Customers will pay for a consultant regardless if you can “download” a best practice configuration template because they know the benefit of what they are getting with a consultant (things break and don’t always go as planned). The individual who does not have budget and has never configured a firewall before is of course going to use the old “let me Google” for my configuration trial and error method. Which do you think is better? What happens when that network administrator at that school district tries to configure their firewall and does it incorrectly, thus allowing a hacker to break into their network and steal the SSN’s of all of the students and teachers? Is that really benefiting anyone? None of us want to see that happen. That just gives our industry another black eye. Look at all of the great technical content that is available to you on this site alone. While the nuggets of content are great and meaningful, is it enough to put together that firewall configuration so it not only secures the network but takes into consideration things such as an Information Security policy that should define important parameters such as encryption standards, password standards, and acceptable use policies? What about setting up syslog, SNMP, NTP, or AAA? Is there a policy to command line level log all commands? What about change control or periodic reviews of firewall configurations? Did Google tell the administrator to do all of these things?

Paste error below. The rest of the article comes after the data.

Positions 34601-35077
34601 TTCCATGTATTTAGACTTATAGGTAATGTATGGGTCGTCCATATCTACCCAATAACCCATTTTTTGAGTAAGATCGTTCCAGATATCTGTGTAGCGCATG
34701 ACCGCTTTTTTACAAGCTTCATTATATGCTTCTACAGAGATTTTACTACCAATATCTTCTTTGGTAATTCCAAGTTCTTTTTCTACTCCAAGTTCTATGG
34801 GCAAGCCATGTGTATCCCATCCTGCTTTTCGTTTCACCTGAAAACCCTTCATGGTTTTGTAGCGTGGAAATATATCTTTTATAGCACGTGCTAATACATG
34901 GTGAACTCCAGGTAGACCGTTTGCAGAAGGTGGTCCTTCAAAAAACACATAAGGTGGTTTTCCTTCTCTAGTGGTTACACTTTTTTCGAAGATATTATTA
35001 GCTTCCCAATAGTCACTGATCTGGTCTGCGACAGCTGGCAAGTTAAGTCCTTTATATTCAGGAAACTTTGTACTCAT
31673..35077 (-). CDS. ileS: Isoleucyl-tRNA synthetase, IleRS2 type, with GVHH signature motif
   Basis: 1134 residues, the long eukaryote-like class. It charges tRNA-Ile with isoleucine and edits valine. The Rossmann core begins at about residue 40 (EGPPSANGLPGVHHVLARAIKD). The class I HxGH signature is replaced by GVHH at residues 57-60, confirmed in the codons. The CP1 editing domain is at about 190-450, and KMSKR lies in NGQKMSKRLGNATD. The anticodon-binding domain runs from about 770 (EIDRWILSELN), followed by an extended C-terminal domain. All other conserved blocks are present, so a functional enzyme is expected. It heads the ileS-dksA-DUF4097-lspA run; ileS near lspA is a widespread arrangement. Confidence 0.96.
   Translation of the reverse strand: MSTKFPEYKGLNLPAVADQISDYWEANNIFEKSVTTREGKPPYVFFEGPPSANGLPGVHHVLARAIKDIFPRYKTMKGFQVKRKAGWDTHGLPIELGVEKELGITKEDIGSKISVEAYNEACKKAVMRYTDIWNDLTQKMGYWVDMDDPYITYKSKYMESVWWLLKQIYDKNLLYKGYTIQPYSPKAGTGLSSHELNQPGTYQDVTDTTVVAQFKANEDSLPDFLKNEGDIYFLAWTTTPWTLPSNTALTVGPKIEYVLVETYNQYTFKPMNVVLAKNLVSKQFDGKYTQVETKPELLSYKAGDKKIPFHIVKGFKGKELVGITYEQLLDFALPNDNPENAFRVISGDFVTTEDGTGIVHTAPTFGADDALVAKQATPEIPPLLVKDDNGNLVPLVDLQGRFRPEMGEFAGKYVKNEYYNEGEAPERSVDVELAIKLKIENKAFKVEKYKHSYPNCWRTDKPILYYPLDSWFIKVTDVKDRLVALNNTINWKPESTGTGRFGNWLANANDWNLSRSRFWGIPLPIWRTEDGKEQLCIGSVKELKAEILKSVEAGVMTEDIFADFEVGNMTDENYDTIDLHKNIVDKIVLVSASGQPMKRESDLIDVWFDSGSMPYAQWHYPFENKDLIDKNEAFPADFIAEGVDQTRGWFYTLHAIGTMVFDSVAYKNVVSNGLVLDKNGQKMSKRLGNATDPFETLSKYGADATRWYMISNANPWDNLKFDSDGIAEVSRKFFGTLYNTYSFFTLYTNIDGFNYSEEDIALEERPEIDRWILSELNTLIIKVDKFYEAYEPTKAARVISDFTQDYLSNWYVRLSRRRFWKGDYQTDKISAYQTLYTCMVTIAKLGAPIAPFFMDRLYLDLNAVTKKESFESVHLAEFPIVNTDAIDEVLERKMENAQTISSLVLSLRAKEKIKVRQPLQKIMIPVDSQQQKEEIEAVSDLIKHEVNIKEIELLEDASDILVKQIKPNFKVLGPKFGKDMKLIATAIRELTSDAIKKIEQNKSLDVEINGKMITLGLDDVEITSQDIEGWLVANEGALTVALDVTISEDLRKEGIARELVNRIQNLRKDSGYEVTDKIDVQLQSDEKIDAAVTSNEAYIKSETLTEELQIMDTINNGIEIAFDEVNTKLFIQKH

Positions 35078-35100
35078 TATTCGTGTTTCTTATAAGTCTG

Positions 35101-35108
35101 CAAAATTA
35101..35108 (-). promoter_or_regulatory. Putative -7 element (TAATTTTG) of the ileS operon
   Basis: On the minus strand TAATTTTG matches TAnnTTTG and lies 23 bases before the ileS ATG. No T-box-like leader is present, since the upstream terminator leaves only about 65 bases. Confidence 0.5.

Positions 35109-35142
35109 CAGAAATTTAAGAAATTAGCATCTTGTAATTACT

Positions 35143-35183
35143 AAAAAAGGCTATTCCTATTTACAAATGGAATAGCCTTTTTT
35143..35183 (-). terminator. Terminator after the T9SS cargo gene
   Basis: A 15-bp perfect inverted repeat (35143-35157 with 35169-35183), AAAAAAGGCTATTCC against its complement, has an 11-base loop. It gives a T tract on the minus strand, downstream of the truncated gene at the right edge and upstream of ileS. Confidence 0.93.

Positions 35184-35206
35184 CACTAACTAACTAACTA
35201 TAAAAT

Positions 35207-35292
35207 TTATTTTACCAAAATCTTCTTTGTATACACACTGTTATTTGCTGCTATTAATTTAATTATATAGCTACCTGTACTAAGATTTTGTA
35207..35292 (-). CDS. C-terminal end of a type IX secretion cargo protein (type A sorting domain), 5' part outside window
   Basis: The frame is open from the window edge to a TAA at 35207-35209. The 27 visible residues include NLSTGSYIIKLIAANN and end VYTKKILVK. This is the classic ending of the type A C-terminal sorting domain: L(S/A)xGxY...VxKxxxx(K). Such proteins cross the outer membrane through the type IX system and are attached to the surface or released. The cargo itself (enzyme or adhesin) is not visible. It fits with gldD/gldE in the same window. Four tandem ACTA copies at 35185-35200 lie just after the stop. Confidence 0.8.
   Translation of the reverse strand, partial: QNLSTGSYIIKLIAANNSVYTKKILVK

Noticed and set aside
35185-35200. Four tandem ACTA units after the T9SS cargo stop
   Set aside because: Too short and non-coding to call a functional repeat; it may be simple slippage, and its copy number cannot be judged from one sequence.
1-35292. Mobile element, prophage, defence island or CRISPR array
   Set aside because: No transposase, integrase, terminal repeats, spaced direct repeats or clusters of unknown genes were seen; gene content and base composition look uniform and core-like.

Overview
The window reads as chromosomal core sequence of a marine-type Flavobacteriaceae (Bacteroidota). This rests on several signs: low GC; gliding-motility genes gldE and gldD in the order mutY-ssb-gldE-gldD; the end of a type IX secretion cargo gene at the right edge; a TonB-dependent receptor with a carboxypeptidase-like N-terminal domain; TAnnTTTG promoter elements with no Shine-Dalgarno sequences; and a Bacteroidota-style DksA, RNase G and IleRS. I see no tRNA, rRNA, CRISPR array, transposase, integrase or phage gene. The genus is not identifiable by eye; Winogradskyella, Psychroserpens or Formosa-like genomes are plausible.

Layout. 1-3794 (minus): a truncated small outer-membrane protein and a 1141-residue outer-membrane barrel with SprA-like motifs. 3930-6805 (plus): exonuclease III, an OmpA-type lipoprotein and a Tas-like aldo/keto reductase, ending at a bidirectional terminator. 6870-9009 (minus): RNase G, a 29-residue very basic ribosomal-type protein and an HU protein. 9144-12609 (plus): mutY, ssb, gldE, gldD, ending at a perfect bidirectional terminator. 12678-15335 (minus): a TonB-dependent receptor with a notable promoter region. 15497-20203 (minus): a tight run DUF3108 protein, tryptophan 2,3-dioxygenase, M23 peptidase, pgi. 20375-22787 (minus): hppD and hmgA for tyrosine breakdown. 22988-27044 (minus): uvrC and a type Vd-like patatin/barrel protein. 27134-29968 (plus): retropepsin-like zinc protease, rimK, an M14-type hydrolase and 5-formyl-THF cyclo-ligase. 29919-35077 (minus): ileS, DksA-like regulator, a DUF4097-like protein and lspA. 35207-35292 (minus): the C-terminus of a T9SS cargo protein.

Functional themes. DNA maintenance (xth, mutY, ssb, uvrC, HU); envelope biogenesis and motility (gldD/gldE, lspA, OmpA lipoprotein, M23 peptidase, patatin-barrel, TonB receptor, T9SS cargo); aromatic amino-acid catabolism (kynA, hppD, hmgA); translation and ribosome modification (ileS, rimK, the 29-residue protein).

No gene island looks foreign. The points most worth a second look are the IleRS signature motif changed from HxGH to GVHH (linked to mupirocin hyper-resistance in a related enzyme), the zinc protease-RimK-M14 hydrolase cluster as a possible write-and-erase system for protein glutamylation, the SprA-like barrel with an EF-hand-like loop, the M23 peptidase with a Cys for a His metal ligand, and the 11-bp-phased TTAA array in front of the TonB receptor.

For quite some time now, I have felt that as a collective industry we need to all work together to build better, constantly improving best practice integrated designs that encompass all major aspects of our profession. I know it sounds like a lot and it’s a huge topic, but I think it’s possible. If you’re familiar with ITIL or COBIT, it’s a similar concept but in my opinion much more “applicable” to actual hands on technology. Instead of talking about the best way to manage IT as a service, let’s find the best way to configure that firewall/switch/router; create a plan to manage information security; plan and deploy an IPv4 (or even IPv6) network; perform comprehensive monitoring of all of your devices; capture, analyze, and trend log files; manage passwords; trend for performance; design an infrastructure capable of meeting expectations of a disaster recovery plan – etc.